The ransacking of Trim: Town burned in reprisal for IRA attack on barracks

A new book, published by Meath County Council and launching this week, 'Trim, September 1920' commemorates the centenary of the burning of the town of Trim by members of the Black and Tan force on 26th and 27th September 1920.

IRA activity, for much of 1919, involved capturing weaponry and freeing republican prisoners, while the Dáil set about building a state. In September, the British government outlawed the Dáil and Sinn Féin and the conflict intensified. The IRA began ambushing RIC and British Army patrols, attacking barracks and forcing isolated barracks to be abandoned. As part of that campaign Trim RIC barracks was raided by local Republicans and arms were taken.

Michael Collins described the attack on Trim barracks to Seán Boylan snr as ‘a very big job’.

The reprisal for this action came in late September 1920. The book, edited by librarian, Tom French, with a foreword by local historian and current councillor, Noel French, reproduces facsimiles of original courts martial and prison documents, contemporary newspaper accounts, stills of contemporary newsreel footage, and rare photographs of the town in the immediate aftermath of the burning. It also includes brigade activity reports from the Bureau of Military Archives, and excerpts of documents from Trim workhouse which show the impact the sack of the town had on the local population.

In the official preface to the volume, Jackie Maguire Chief Executive of Meath County Council, writes: "The period from 1912 to 1922 was one of the most eventful in Ireland’s history. From the campaign for Home Rule, through World War One and the Easter Rising of 1916 to the foundation of the Free State, this was a decade of great change. Campaigns for social reforms went hand in hand with political events. The Decade of Centenaries programme aims to commemorate the steps that Ireland took between 1912 and 1922 in a tolerant, inclusive and respectful way.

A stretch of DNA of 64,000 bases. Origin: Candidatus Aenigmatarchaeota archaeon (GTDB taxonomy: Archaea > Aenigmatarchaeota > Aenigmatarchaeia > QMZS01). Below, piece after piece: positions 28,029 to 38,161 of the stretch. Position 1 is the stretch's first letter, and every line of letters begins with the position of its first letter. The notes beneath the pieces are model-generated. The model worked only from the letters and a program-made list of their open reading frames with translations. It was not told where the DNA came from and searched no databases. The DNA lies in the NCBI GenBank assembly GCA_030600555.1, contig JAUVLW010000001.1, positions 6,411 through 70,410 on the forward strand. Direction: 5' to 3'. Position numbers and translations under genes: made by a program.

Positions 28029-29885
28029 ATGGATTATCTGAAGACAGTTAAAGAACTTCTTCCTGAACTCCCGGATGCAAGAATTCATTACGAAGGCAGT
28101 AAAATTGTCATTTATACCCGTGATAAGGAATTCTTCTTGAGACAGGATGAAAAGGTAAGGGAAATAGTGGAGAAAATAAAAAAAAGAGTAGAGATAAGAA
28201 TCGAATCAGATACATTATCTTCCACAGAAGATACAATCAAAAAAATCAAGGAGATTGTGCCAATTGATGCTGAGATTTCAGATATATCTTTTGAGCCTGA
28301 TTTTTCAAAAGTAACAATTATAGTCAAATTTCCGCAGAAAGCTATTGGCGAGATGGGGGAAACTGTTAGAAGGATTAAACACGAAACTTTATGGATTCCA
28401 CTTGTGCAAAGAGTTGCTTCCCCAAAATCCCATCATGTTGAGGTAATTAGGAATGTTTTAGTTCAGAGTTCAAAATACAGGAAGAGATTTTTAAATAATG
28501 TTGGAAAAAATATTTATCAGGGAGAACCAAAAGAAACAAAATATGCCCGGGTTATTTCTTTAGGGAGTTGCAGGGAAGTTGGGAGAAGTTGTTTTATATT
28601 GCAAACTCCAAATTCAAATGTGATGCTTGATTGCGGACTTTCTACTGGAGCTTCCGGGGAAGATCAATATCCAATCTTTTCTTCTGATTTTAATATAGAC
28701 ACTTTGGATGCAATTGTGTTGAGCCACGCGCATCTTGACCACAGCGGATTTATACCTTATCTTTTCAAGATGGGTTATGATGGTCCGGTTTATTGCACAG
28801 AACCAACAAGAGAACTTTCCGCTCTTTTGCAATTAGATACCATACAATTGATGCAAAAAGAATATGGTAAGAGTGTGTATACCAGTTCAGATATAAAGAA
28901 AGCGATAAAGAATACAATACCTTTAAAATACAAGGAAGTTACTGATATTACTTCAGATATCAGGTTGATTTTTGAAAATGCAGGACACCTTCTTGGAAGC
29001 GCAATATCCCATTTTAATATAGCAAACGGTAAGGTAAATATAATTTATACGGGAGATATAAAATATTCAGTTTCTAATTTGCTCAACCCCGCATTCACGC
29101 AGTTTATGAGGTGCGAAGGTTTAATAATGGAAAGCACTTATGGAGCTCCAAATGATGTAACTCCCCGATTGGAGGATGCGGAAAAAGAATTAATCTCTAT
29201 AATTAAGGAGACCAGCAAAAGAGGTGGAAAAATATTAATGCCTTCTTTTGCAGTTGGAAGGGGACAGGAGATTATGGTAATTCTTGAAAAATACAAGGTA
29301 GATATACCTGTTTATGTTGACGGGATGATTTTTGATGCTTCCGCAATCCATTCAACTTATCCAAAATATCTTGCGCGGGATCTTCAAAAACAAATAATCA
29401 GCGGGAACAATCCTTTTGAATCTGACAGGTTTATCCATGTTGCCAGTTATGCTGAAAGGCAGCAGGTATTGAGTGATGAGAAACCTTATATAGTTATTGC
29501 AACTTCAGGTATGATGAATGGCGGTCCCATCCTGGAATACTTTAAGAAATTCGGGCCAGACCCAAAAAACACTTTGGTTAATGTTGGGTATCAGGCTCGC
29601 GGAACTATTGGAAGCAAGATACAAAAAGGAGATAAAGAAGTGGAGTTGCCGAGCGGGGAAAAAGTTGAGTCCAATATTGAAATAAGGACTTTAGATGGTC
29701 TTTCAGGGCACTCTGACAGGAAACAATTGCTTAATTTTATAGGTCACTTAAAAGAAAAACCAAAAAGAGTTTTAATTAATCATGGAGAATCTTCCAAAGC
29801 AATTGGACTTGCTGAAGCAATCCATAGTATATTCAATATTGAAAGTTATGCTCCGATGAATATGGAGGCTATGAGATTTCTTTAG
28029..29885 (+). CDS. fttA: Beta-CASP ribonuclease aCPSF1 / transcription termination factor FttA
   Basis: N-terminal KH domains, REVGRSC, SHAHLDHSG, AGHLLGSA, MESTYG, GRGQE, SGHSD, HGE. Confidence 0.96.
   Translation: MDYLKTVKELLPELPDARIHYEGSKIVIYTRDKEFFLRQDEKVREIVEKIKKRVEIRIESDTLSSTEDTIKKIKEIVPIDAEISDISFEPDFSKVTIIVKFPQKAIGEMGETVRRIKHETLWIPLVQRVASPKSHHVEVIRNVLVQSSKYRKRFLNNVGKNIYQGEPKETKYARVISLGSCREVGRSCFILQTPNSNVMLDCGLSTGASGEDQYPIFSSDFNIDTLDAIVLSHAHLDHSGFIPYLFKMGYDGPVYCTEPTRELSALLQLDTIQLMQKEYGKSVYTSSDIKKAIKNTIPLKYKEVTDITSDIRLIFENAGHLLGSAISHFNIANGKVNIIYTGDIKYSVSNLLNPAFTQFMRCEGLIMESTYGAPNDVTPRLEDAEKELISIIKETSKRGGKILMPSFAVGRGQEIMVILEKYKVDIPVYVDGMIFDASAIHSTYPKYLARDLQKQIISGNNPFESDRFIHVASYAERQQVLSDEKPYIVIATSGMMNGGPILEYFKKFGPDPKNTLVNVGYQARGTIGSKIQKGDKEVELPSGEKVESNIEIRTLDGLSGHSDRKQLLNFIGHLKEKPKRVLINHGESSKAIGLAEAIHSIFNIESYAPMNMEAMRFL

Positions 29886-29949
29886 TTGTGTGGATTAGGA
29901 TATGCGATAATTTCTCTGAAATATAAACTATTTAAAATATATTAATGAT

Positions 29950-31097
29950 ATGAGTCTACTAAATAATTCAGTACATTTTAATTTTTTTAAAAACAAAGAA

"In 2013, Meath County Council was delighted to return to print Oliver Coogan’s Politics and War in Meath 1913-1923, which appeared first in 1983. When that volume was reviewed in the Irish Press later that year, no less a commentator than the late great Con Houlihan wrote, ‘The peaks of history may be seen in parliament and in battlefields, but much happens quietly that only the patient chronicler can unearth.’ Our debt to Oliver Coogan’s scholarship and his passion for Meath’s history will never be repaid."

Ms Maguire continues: "Trim September 1920 is published on the centenary of the tumultuous events which occurred in the town of Trim a century ago, and forms part of County Meath’s Decade of Centenaries commemorations. By presenting contemporary accounts, documents and images, it is hoped that this book will contribute to our understanding of our history."

'Trim, September 1920' will be officially launched on Thursday 24th September at 6pm, in a virtual event on Meath County Library's YouTube channel. The event will be streamed through a private link. To receive the link, email